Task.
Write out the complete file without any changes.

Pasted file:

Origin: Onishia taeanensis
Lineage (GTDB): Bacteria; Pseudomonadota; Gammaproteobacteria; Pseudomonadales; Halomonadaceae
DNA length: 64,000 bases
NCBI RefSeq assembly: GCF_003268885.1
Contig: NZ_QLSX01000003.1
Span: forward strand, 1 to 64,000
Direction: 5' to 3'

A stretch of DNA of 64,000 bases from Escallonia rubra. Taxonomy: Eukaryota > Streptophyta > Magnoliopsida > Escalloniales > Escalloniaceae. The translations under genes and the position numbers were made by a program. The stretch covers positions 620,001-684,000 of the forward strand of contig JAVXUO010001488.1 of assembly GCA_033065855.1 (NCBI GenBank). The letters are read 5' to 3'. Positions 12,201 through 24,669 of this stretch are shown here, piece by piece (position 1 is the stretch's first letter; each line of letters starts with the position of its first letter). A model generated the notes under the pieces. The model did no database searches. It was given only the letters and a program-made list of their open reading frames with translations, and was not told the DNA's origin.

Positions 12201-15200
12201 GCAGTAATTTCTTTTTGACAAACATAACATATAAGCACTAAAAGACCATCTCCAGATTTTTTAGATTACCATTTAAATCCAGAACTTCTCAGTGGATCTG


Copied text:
Origin: Onishia taeanensis
Lineage (GTDB): Bacteria; Pseudomonadota; Gammaproteobacteria; Pseudomonadales; Halomonadaceae
DNA length: 64,000 bases
NCBI RefSeq assembly: GCF_003268885.1
Contig: NZ_QLSX01000003.1
Span: forward strand, 1 to 64,000
Direction: 5' to 3'

A stretch of DNA of 64,000 bases from Escallonia rubra. Taxonomy: Eukaryota > Streptophyta > Magnoliopsida > Escalloniales > Escalloniaceae. The translations under genes and the position numbers were made by a program. The stretch covers positions 620,001-684,000 of the forward strand of contig JAVXUO010001488.1 of assembly GCA_033065855.1 (NCBI GenBank). The letters are read 5' to 3'. Positions 12,201 through 24,669 of this stretch are shown here, piece by piece (position 1 is the stretch's first letter; each line of letters starts with the position of its first letter). A model generated the notes under the pieces. The model did no database searches. It was given only the letters and a program-made list of their open reading frames with translations, and was not told the DNA's origin.

Positions 12201-15200
12201 GCAGTAATTTCTTTTTGACAAACATAACATATAAGCACTAAAAGACCATCTCCAGATTTTTTAGATTACCATTTAAATCCAGAACTTCTCAGTGGATCTG